Researchers may have identified the origin of Barrett’s esophagus (BE) and the mechanisms that lead to the development of esophageal adenocarcinoma (EAC), according to research published in Science.
The research suggests that BE originates from the gastric cardia, and EAC arises from undifferentiated BE cells.
“Our results suggest that EAC may derive from gastric cells via a BE-like metaplasia, even though the evolutionary trajectory and prognosis can vary between patients,” the researchers wrote. “Moreover, it is possible that intestinal metaplasia phenotypes, such as BE or gastric intestinal metaplasia, are an indispensable step toward neoplasia.”
The researchers noted that BE is “an archetypal metaplastic condition comprising a mosaic of gastric and intestinal cell types.” BE starts at the gastroesophageal junction (GEJ) and increases the propensity for EAC.
To determine the cell of origin for BE and the mechanisms underlying malignant transformation to EAC, the researchers analyzed GEJ tissues from healthy donors and those with BE.
The team performed single-cell RNA sequencing (scRNA-seq) of 43 samples from 7 different tissue sites across 14 healthy donors and BE patients.
The BE samples contained several different cell types, including columnar cells resembling gastric foveolar cells, goblet cells, poorly differentiated enteroendocrine-like cells, and an undifferentiated BE cell type that expressed a marker of intestinal and BE stem cells (OLFM4).
The researchers found that BE cells “showed the strongest similarities to gastric cardia cells.” Three lineage-tracing methods revealed genetic and epigenetic similarities between BE and gastric cardia cells.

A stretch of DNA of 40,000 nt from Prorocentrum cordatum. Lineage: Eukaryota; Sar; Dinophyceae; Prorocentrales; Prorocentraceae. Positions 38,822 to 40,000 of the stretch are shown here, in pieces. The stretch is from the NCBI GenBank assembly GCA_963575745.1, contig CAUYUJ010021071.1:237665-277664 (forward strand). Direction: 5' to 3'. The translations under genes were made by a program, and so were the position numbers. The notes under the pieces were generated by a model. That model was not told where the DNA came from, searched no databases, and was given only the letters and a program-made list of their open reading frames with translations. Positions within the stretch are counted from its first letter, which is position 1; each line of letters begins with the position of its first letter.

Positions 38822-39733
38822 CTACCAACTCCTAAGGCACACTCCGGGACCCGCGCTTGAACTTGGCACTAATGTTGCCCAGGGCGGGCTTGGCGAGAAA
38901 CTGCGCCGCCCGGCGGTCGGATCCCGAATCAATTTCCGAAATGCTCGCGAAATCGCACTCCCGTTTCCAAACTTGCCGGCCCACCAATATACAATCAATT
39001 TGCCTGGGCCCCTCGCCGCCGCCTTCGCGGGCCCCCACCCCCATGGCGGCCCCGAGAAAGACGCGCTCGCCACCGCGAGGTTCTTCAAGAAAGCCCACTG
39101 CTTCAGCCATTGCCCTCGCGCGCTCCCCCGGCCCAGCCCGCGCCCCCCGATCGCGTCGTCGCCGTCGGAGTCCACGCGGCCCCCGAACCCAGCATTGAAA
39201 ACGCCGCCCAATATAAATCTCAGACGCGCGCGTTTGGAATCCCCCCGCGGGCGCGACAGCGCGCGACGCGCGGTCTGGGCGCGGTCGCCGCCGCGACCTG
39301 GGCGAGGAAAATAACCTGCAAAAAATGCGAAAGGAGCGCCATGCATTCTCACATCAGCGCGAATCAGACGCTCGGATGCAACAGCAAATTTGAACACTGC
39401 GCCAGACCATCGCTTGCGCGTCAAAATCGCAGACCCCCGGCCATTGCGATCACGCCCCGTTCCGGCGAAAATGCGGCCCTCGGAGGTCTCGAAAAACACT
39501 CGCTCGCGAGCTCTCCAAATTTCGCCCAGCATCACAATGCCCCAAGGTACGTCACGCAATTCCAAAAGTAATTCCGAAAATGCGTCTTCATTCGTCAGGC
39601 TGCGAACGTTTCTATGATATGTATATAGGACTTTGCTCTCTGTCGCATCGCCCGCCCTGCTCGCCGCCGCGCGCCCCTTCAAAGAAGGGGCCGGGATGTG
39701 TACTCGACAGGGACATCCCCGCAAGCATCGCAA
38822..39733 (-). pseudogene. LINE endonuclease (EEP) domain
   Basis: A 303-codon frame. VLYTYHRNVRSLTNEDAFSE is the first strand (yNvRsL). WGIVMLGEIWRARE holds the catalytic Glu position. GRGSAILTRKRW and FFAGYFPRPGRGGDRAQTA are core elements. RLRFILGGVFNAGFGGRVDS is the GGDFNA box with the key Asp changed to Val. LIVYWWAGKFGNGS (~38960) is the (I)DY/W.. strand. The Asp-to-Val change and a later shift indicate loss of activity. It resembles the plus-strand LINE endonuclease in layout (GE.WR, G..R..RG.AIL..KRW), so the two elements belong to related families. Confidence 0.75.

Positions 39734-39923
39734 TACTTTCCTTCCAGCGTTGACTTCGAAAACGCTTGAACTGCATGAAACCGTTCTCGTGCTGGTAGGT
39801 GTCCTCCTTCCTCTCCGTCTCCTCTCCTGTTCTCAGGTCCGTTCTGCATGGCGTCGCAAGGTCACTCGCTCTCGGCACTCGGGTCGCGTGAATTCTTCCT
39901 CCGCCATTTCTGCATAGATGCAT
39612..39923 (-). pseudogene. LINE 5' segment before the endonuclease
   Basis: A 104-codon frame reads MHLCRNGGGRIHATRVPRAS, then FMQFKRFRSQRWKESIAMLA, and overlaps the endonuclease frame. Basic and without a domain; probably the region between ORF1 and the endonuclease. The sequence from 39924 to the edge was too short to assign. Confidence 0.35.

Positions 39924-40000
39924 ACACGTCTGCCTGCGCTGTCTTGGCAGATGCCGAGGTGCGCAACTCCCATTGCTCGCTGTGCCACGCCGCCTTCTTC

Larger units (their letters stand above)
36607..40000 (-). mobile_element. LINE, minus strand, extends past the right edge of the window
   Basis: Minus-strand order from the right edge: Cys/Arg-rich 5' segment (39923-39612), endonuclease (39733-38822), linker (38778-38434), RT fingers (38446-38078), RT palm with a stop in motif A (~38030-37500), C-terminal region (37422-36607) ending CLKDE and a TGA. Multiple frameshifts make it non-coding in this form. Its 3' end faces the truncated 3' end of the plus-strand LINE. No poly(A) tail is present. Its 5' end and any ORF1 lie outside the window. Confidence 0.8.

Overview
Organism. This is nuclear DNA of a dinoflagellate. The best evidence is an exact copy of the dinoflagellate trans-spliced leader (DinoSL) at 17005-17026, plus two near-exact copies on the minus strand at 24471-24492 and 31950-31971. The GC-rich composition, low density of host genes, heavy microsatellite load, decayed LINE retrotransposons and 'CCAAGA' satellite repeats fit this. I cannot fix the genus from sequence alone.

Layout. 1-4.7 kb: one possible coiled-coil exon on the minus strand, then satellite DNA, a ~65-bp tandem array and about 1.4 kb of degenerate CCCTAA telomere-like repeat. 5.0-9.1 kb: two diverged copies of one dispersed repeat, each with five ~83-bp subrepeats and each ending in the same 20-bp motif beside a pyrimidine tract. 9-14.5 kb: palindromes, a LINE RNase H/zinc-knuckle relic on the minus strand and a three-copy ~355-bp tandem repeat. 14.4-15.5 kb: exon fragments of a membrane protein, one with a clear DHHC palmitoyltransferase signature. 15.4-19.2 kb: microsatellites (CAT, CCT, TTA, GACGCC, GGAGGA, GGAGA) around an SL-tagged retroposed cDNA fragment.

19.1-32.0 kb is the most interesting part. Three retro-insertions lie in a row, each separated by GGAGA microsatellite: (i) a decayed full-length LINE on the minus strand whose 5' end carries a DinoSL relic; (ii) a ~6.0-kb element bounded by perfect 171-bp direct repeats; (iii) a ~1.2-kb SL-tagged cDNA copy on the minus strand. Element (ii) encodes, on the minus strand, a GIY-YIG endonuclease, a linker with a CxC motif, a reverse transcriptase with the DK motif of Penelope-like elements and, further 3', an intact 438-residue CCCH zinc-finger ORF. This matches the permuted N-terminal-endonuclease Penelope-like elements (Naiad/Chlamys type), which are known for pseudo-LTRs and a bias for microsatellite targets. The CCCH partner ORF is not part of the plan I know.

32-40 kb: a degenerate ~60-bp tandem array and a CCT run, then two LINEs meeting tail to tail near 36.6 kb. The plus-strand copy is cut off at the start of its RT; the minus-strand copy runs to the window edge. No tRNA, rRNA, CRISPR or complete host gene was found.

The researchers then investigated the mechanisms underlying the development of BE. They found that 2 genes, c-MYC and HNF4A, were responsible for driving the transcriptional programs of BE cells.
The regulatory roles of c-MYC and HNF4A in BE development were validated in functional studies using organoid cultures from disease-free normal gastric cardia tissues that were transduced with exogenous c-MYC and HNF4A.
“Ectopic expression of c-MYC led to an upregulation of genes characteristic of undifferentiated BE cells, including NCL and LEFTY1, whereas HNF4A led to upregulation of a wider BE gene set comprising FBP1, CLDN3, LEFTY1, TFF3, and particularly CDX2,” the researchers wrote.
“These results demonstrate that ectopic expression of c-MYC and HNF4A in gastric cells drives expression of genes relevant for the BE phenotype,” they added.
The researchers also found evidence to suggest that EAC likely originates from undifferentiated BE cells, regardless of clinical features. The team compared the BE scRNA-seq profiles with bulk RNA sequencing data from 81 esophageal squamous cell carcinoma samples and 321 EAC samples.
The similarity between EAC and BE was “independent of clinical features,” including tumor/node/metastasis stage, Siewert classification, and the presence of adjacent BE, the researchers noted.
“This study provides several orthogonal lines of evidence for a gastric origin for BE, which is likely to be a requisite step for neoplastic progression at this site,” the researchers wrote. “We hope that these data will pave the way for further research and clinical early detection and cancer prevention strategies.”
Disclosures: One study author declared affiliations with biotech, pharmaceutical, and/or device companies. Please see the original reference for a full list of disclosures.
Nowicki-Osuch K, Zhuang L, Jammula S, et al. Molecular phenotyping reveals the identity of Barrett’s esophagus and its malignant transition. Science. Published online August 13, 2021. doi:10.1126/science.abd1449